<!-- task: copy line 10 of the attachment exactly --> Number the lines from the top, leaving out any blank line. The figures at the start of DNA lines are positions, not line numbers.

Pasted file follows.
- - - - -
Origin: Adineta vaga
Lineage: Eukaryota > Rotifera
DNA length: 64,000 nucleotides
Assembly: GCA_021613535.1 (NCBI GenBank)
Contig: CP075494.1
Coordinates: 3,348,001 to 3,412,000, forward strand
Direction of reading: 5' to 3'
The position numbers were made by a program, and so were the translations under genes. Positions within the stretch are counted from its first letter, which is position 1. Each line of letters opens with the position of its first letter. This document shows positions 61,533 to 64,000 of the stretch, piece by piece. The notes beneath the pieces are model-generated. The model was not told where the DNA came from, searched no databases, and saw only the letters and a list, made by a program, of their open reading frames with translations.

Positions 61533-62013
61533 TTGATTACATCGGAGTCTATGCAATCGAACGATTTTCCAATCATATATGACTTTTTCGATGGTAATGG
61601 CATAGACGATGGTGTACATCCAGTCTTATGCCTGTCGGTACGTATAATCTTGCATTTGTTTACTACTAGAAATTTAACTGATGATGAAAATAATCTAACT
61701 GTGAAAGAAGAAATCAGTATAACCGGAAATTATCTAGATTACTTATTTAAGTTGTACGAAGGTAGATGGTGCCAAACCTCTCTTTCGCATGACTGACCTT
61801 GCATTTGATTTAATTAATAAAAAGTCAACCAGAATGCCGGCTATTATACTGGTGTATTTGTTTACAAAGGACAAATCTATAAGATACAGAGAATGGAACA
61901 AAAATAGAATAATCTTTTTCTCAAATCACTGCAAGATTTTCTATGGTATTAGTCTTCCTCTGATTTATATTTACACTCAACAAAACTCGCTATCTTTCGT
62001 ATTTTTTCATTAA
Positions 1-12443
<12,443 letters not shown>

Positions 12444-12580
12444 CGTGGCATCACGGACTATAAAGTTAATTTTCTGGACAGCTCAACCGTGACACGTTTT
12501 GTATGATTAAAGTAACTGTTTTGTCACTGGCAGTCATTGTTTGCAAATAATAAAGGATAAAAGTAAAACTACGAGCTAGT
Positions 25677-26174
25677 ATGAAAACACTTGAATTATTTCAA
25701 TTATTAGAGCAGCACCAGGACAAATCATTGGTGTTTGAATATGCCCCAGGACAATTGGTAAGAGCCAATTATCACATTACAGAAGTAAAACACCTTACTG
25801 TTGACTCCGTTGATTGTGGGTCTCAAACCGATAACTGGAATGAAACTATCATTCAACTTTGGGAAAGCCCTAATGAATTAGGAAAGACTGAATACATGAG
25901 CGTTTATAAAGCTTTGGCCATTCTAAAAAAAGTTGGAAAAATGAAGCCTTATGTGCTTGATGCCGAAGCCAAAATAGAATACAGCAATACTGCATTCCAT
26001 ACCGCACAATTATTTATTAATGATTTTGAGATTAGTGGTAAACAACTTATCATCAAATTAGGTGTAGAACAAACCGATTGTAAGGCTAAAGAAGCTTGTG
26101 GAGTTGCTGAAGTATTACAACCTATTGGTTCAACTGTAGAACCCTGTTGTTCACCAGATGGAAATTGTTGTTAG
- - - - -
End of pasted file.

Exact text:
61533 TTGATTACATCGGAGTCTATGCAATCGAACGATTTTCCAATCATATATGACTTTTTCGATGGTAATGG